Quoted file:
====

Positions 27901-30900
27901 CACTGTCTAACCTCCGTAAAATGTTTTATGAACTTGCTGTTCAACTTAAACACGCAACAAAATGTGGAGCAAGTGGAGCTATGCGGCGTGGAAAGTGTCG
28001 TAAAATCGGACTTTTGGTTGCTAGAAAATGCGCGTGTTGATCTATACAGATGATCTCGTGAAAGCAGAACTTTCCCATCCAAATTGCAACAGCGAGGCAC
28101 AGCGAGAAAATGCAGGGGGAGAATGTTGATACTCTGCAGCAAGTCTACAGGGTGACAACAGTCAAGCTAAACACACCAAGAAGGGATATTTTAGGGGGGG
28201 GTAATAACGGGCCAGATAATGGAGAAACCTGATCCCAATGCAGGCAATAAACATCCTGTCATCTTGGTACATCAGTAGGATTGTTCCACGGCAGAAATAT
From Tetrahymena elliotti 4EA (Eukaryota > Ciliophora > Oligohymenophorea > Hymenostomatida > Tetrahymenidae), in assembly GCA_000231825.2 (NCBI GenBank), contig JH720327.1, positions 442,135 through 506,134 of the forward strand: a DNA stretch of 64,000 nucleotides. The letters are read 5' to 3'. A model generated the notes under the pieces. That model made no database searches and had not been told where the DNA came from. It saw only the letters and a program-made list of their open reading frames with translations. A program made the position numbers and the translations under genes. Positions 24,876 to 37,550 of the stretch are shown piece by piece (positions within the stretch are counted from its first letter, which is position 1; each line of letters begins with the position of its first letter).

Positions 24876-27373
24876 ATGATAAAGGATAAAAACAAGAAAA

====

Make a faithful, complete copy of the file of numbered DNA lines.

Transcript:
Positions 27901-30900
27901 CACTGTCTAACCTCCGTAAAATGTTTTATGAACTTGCTGTTCAACTTAAACACGCAACAAAATGTGGAGCAAGTGGAGCTATGCGGCGTGGAAAGTGTCG
28001 TAAAATCGGACTTTTGGTTGCTAGAAAATGCGCGTGTTGATCTATACAGATGATCTCGTGAAAGCAGAACTTTCCCATCCAAATTGCAACAGCGAGGCAC
28101 AGCGAGAAAATGCAGGGGGAGAATGTTGATACTCTGCAGCAAGTCTACAGGGTGACAACAGTCAAGCTAAACACACCAAGAAGGGATATTTTAGGGGGGG
28201 GTAATAACGGGCCAGATAATGGAGAAACCTGATCCCAATGCAGGCAATAAACATCCTGTCATCTTGGTACATCAGTAGGATTGTTCCACGGCAGAAATAT
From Tetrahymena elliotti 4EA (Eukaryota > Ciliophora > Oligohymenophorea > Hymenostomatida > Tetrahymenidae), in assembly GCA_000231825.2 (NCBI GenBank), contig JH720327.1, positions 442,135 through 506,134 of the forward strand: a DNA stretch of 64,000 nucleotides. The letters are read 5' to 3'. A model generated the notes under the pieces. That model made no database searches and had not been told where the DNA came from. It saw only the letters and a program-made list of their open reading frames with translations. A program made the position numbers and the translations under genes. Positions 24,876 to 37,550 of the stretch are shown piece by piece (positions within the stretch are counted from its first letter, which is position 1; each line of letters begins with the position of its first letter).

Positions 24876-27373
24876 ATGATAAAGGATAAAAACAAGAAAA